The catastrophe bond year ended back in July, and two quarters of virtual silence have signaled an abrupt change in the market. After 2006 and 2007, we had become accustomed to record-setting issuance years. Hopes were high for 2008, which was on track with the previous year through the beginning of the third quarter. Then, everything just stopped. Given how 2008 progressed, we cannot judge the catastrophe bond market as we would in a normal year. A worldwide financial meltdown affected the insurance and reinsurance industry deeply, creating conditions that will make 2009 unpredictable. Nonetheless, catastrophe bonds did demonstrate their resilience, indicating their likely importance this year.
In 2008, USD2.7 billion in catastrophe bond principal came to market, a 62 percent plunge from the USD7 billion in 2007. The number of transactions dropped by more than half, from 27 to 13. New catastrophe bond limits were down 40 percent (from USD3.9 billion). While the market was markedly slower last year than in 2007, it was fairly close to 2006 issuance rates. Yet, after a mid-July issuance of USD320 million, the market came to a halt. The prior year, USD1.2 billion was brought to market in the third quarter, with another USD1.8 billion coming in the fourth quarter. The normal flurry of activity in December was deferred, with execution planned for the first quarter of 2009.
The market changed dramatically and suddenly. Several factors were responsible. Catastrophe losses increased substantially relative to 2007, due in large part to Hurricanes Gustav and Ike. A financial catastrophe joined the hurricanes in September, ripping through the world’s financial centers with unparalleled ferocity. These two events squeezed the world’s financial markets and made the recent renewal season one of the most unusual in several decades. With widespread uncertainty through the end of 2008 as the result, the only viable course of action for issuers was to wait and see.
Catastrophe activity increased in 2008, following two relatively quiet years. Potential issuers watched carefully to see if any catastrophe bonds would attach in the wake of Hurricanes Gustav and Ike. While principal remained untouched, the storms did have an effect on issuer perspectives, as fears mounted about having to pay higher interest rates for new catastrophe bond issuances. Also in September, the turmoil experienced by several high-profile financial institutions caused concerns that credit risk would leak into catastrophe bond structures. Again, the apparent exposure was worse than the market result, but the threat nonetheless caused carriers to take a second look at how they transfer risk.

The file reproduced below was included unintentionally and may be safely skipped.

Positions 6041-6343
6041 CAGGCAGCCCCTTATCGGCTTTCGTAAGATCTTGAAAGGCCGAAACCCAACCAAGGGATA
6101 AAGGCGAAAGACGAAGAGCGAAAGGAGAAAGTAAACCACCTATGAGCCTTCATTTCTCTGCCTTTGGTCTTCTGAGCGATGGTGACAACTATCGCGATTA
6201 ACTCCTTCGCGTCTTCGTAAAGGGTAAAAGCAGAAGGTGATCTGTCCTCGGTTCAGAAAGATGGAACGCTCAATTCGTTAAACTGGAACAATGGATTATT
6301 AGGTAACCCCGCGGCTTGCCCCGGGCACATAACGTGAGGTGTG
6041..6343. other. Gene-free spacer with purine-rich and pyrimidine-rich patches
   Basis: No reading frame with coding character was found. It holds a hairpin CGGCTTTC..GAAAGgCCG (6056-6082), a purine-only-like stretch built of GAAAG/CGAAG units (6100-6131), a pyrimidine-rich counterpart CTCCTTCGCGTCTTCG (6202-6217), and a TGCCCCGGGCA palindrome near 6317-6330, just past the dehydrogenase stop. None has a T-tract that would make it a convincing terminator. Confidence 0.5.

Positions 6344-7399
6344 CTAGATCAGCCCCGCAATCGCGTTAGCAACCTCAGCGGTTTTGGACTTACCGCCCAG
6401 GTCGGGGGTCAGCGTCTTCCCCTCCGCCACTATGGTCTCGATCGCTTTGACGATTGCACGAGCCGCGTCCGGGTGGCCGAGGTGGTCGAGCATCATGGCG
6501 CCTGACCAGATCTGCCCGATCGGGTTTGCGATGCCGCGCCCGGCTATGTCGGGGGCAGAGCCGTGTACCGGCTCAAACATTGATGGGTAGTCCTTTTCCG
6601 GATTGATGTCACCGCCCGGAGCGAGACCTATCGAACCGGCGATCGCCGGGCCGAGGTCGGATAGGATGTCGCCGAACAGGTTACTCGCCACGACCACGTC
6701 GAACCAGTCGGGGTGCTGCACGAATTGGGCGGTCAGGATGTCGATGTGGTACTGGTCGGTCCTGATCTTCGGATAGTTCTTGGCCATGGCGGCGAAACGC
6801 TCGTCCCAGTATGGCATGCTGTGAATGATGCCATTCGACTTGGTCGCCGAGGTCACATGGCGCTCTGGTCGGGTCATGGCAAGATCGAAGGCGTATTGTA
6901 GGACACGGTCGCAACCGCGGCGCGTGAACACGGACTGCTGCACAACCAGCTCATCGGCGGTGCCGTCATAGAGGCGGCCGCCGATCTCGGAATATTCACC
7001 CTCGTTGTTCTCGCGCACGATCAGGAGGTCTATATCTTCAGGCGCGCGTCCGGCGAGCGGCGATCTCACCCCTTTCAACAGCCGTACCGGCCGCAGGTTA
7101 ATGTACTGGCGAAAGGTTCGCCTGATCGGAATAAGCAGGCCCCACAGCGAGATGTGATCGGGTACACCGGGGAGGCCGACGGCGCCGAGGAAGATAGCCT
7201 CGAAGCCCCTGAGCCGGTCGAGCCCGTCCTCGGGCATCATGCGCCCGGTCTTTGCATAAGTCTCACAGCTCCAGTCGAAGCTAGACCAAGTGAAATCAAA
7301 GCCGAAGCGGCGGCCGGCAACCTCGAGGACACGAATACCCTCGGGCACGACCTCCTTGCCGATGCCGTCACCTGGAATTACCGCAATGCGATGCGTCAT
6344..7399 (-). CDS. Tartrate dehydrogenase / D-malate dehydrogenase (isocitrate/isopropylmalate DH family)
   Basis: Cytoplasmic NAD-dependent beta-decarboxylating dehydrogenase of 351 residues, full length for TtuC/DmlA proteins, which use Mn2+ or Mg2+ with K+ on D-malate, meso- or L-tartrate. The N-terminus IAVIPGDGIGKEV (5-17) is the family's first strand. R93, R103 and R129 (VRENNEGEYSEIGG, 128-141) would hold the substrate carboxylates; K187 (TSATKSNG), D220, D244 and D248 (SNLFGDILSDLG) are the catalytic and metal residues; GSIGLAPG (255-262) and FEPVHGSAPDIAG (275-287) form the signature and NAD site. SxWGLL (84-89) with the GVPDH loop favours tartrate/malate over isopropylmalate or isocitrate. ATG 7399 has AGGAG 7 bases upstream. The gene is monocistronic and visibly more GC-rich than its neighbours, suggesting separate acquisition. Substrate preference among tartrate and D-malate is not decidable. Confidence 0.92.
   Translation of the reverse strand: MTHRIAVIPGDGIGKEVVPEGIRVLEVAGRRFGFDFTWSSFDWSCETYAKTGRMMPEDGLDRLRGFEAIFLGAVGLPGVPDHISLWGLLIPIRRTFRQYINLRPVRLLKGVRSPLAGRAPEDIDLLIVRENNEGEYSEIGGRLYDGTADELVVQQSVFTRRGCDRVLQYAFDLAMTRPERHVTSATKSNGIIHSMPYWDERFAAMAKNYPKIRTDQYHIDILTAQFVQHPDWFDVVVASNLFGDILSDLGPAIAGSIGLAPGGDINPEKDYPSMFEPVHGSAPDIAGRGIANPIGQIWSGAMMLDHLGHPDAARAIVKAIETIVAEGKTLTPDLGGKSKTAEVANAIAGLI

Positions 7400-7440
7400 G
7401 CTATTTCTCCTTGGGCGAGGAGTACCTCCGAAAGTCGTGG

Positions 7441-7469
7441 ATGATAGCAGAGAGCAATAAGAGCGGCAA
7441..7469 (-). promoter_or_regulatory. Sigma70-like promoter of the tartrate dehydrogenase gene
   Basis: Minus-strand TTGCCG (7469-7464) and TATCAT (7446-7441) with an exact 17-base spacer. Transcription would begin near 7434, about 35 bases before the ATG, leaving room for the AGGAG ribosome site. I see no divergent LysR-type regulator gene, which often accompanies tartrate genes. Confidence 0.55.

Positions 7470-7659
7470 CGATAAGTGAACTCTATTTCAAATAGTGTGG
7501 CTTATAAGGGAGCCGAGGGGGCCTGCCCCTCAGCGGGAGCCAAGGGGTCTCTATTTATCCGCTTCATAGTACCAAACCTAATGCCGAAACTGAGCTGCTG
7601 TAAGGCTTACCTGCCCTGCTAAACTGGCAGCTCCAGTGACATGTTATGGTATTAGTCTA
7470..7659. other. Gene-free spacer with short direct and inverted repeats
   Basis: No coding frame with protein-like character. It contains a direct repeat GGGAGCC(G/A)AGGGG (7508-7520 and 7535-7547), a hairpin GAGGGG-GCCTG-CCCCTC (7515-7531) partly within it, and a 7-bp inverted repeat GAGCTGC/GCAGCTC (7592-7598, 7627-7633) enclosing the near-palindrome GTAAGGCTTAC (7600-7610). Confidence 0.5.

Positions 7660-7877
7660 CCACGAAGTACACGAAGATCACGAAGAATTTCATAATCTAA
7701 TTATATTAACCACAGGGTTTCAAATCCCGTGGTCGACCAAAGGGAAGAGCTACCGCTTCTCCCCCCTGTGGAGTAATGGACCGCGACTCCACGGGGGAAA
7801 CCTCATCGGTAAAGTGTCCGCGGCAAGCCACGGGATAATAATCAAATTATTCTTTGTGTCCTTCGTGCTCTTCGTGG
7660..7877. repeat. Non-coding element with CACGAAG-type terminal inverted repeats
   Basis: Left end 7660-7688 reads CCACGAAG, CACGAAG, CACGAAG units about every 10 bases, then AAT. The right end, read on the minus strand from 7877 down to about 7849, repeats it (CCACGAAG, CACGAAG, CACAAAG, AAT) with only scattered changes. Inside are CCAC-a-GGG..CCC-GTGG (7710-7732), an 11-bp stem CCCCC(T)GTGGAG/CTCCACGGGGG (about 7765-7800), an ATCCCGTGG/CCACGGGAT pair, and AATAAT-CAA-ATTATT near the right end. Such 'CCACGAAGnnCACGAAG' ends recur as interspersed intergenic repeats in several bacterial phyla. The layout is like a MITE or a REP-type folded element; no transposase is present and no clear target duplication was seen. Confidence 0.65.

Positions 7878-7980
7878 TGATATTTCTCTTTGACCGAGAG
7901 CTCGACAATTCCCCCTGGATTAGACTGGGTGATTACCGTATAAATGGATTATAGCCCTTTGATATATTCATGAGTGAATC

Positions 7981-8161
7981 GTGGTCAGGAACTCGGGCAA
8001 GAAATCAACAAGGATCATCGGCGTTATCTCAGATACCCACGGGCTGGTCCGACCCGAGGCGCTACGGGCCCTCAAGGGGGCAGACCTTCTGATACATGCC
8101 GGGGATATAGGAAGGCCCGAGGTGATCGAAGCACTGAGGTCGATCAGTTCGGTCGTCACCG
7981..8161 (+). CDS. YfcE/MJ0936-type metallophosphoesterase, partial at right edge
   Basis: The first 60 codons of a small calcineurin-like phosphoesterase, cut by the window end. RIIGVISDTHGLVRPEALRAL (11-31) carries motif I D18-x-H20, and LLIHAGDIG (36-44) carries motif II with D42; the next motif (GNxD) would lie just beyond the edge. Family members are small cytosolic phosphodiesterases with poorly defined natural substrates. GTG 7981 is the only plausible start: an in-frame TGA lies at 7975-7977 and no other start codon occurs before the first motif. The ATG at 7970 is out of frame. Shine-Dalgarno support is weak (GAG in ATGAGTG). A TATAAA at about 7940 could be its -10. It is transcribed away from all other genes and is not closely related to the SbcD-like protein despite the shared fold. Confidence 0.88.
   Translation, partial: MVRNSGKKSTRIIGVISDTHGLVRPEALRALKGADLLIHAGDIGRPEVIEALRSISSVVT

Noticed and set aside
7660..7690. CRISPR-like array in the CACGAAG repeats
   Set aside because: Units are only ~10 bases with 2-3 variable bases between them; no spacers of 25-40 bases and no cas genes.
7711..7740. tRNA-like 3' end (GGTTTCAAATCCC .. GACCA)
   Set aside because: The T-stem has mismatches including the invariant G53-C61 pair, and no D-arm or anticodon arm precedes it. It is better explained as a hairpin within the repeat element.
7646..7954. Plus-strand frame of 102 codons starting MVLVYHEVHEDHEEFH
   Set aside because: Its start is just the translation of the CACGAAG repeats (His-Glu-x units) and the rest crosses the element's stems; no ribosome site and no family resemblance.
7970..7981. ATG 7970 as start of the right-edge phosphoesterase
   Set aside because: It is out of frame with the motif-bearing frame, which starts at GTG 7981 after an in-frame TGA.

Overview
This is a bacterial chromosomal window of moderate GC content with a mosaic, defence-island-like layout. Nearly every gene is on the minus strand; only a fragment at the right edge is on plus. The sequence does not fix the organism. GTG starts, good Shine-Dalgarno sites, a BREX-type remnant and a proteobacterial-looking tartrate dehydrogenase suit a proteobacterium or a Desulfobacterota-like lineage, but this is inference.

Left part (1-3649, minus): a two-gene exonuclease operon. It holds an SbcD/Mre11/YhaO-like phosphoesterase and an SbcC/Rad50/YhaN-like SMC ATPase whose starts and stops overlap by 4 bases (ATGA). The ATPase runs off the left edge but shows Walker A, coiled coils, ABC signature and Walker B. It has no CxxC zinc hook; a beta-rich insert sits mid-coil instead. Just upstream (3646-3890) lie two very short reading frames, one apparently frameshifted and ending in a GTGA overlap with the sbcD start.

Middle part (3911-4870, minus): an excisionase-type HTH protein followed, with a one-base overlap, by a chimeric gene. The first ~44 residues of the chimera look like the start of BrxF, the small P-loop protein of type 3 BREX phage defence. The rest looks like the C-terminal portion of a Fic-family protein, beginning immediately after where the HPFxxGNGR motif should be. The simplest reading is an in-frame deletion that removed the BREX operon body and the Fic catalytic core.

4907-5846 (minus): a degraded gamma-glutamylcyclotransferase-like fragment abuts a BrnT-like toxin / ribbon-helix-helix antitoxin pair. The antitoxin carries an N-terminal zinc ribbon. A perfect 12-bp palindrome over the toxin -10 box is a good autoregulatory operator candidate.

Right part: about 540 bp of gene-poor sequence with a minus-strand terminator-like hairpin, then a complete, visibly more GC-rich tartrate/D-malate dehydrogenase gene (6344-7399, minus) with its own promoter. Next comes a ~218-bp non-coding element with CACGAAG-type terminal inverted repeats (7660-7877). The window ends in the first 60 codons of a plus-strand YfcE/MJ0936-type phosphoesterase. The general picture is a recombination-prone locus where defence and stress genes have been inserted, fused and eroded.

Access to capital tightened last year, particularly in mid-September, making capital markets less attractive to (re)insurers. Increased redemption rates in the alternative investment space rendered these institutions less willing (or able) to invest in insurance risk, and the situation was exacerbated by the withdrawal of many multi-strategy hedge funds from the ILS asset class. Constraints on leverage also limited the amount of capital available for investment, and credit markets around the world showed signs of drought.
The overarching factor, of course, was uncertainty as to the direction of traditional reinsurance rates. As cedents and markets headed toward the year-end milestone, pricing showed little uniformity. Line of business, geography, and loss history influenced pricing, making most attempts at generalization futile. Few could say with confidence that they knew where reinsurance rates were going, and the market’s ambiguity led carriers to wait for the overall implications of the January 1, 2009 renewal to become evident before pursuing issuances.
Despite the obvious challenges of 2008, catastrophe bond performances (for investors) held up rather well. Unlike other credit instruments, catastrophe bonds are linked to physical events — such as earthquakes and hurricanes — rather than the issuer’s likelihood of default. For this reason, advocates have claimed that catastrophe bonds are not correlated with broader credit markets. Aside from the four bonds that many worried had been infected by the credit crisis, claims of non-correlation appear to have been confirmed.
The global financial catastrophe has not yet run its course. There are lulls followed by revelations, and carrier results for the fourth quarter and full year have yet to be announced. Traditional reinsurance capacity is forecasted to shrink, adding to the challenge. Even with the recent renewal season behind us, clarity remains elusive. Fortunately, we are now equipped with knowledge we did not have before. We have seen the catastrophe bond market withstand the dual shock of property and financial catastrophes … on the same weekend. So, when evaluating sources of capital for the coming year, resilience and availability are likely to make catastrophe bonds more important than ever.*
Originally published in Reinsurance magazine
* Securities or investments, as applicable, are offered in the United States through GC Securities, which is a division of MMC Securities Corp., a US registered broker-dealer and member FINRA/SIPC. Main Office: 1166 Avenue of the Americas, New York, NY 10036. Phone: (212) 345-5000. Advice on securities or investments in the European Union is provided through GC Securities Ltd., authorized and regulated in the UK by the Financial Services Authority. Reinsurance products are placed through qualified affiliates of Guy Carpenter & Company, LLC. MMC Securities Corp., GC Securities Ltd. and Guy Carpenter & Company, LLC are affiliates. owned by Marsh & McLennan Companies. This communication is not intended as an offer to sell or a solicitation of any offer to buy any security, financial instrument, reinsurance or insurance product.